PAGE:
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Press Release

Larry Shane Morgan Sentenced To Serve 447 Months For Armed Robberies

For Immediate Release
U.S. Attorney's Office, Eastern District of Tennessee

GREENEVILLE, Tenn. – On Aug. 29, 2013, Larry Shane Morgan, 37, of Greeneville, Tenn., was sentenced to serve 447 months in prison by the Honorable Leon Jordan, U.S. District Judge. Following an October 2012 jury trial, Morgan was convicted of the June 2012 robbery by force of the Stop and Go Market in Chuckey, Tenn.; the July 2012 armed robbery of the Greeneville Federal Bank on the Andrew Johnson Highway; and being a convicted felon in possession of ammunition.

Morgan was sentenced to an additional 24 months for violation of supervised release on a prior federal conviction, for a total effective sentence of 471 months in prison. Upon his release from prison he will be subject to supervised release for five years. Morgan was further ordered to pay restitution to the victims of his crimes.

Federal law mandates a five year minimum mandatory sentence for possession of a firearm in the commission of a violent offense, with each additional offense of possession of a firearm in the commission of a violent offense carrying a 25 year minimum mandatory sentence.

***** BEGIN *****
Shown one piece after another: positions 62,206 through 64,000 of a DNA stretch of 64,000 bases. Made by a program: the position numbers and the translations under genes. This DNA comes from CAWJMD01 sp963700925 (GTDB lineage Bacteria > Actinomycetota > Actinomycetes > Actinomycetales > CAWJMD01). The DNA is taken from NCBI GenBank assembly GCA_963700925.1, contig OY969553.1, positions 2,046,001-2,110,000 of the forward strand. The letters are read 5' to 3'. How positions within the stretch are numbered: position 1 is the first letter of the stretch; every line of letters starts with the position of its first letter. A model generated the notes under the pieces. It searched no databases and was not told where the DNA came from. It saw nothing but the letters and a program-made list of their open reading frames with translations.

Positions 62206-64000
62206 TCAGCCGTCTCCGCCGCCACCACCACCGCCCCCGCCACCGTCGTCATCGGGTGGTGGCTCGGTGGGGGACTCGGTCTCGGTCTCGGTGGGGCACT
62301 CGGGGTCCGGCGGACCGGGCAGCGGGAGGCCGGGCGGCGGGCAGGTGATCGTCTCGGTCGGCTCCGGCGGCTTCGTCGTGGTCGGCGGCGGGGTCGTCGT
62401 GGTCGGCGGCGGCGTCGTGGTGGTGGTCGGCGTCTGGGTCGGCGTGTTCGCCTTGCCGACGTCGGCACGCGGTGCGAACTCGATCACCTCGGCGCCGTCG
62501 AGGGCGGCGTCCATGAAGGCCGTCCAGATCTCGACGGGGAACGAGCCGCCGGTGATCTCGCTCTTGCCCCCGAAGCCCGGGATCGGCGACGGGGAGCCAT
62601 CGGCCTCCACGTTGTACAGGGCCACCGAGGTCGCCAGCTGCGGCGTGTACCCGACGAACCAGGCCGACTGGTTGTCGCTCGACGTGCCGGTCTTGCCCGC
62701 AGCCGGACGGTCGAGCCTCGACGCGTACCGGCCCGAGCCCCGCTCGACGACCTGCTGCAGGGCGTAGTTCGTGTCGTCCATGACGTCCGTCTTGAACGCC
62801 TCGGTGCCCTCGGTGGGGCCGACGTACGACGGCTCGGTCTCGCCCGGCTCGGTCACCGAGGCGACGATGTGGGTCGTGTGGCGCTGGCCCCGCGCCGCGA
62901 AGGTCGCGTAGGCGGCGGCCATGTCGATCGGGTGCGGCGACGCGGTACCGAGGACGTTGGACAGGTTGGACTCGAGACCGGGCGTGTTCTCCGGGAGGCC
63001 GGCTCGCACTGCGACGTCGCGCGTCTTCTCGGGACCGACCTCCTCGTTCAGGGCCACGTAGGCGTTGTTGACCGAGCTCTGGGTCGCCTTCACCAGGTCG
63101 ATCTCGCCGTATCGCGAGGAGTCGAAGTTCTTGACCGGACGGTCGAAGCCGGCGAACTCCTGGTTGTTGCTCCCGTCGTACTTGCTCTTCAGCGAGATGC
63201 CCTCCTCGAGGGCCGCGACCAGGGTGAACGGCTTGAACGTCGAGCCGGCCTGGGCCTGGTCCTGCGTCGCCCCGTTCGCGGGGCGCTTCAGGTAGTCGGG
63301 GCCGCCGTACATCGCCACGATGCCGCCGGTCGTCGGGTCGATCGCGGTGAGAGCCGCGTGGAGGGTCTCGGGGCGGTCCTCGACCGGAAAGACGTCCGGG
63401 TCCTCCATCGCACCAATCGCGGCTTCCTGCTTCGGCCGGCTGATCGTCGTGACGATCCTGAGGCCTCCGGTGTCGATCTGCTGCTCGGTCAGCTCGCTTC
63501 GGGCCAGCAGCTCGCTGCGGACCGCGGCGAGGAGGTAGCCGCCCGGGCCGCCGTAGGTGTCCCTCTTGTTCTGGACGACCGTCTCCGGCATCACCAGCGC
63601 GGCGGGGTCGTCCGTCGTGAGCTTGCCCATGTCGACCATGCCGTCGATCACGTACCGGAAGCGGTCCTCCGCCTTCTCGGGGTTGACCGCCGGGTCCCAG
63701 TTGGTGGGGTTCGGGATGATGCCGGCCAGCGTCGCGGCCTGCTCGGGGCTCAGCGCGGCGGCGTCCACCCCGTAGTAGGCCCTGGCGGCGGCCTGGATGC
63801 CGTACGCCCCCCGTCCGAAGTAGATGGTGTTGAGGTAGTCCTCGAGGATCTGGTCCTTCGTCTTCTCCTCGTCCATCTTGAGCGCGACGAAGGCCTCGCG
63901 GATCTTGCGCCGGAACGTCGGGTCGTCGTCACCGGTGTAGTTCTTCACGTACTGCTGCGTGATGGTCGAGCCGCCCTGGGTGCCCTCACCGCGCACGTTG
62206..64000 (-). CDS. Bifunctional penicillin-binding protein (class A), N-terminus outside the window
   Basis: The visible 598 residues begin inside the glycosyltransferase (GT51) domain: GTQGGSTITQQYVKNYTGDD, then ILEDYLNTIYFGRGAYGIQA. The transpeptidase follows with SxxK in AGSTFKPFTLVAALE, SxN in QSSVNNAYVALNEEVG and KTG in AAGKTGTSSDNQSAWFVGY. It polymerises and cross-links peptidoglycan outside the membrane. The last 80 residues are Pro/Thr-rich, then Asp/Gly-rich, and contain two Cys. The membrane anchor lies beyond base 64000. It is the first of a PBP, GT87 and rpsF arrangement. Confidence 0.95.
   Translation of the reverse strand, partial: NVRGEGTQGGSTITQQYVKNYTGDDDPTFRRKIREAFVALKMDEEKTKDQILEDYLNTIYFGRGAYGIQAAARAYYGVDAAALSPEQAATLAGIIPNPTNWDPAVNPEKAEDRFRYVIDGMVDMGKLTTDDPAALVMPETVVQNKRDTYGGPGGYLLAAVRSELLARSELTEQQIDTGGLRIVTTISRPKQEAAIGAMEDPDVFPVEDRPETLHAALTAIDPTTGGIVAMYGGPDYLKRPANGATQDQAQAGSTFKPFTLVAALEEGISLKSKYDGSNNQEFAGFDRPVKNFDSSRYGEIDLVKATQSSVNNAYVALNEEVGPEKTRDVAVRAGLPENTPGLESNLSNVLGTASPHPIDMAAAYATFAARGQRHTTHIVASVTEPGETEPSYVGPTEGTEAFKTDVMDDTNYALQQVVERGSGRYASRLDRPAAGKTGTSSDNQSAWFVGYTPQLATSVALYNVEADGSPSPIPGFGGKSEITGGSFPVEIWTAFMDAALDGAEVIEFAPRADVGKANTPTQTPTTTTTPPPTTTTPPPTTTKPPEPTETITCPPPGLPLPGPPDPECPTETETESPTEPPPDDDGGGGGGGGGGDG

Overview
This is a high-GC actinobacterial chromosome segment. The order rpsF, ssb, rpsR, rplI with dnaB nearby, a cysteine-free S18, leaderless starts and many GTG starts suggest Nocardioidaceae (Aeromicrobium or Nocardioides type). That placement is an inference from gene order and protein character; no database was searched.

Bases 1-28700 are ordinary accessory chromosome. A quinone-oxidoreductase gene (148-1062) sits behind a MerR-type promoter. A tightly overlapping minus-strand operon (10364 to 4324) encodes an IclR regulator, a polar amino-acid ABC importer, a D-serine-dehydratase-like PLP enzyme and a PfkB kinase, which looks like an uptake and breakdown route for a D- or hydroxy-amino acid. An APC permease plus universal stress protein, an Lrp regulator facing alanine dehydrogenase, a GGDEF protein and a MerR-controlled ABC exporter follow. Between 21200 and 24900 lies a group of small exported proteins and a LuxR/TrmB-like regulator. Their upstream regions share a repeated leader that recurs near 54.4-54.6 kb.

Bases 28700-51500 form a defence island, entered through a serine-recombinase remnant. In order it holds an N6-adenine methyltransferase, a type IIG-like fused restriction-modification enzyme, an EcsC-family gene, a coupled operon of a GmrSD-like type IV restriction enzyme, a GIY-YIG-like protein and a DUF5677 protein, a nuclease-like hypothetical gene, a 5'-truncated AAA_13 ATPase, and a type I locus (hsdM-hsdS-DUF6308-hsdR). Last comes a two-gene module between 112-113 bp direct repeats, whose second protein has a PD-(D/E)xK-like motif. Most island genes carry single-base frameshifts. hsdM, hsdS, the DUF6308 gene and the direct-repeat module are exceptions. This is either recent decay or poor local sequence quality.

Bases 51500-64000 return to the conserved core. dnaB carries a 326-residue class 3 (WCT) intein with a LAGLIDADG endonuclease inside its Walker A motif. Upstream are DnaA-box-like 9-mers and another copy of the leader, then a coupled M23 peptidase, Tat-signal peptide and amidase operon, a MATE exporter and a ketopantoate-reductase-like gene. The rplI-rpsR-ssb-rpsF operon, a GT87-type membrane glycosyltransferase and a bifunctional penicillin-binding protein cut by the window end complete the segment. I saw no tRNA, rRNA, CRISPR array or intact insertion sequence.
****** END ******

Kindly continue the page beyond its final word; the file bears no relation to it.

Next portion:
Law enforcement agencies participating in the joint investigation include the Greeneville Police Department, Greene County Sheriff=s Department, Federal Bureau of Investigation, Bureau of Alcohol, Tobacco, Firearms and Explosives, Johnson City Police Department, Tennessee Bureau of Investigation Crime Lab, and Sullivan County Sheriff=s Department dive team. Assistant U.S. Attorney J. Gregory Bowman represented the United States.

This case was brought as part of Project Safe Neighborhoods (PSN), a comprehensive national strategy that creates local partnerships with law enforcement agencies to effectively enforce existing gun laws. It provides more options to prosecutors, allowing them to utilize local, state, and federal laws to ensure that criminals who commit gun crime face tough sentences. PSN gives each federal district the flexibility it needs to focus on individual challenges that a specific community faces.

Updated March 18, 2015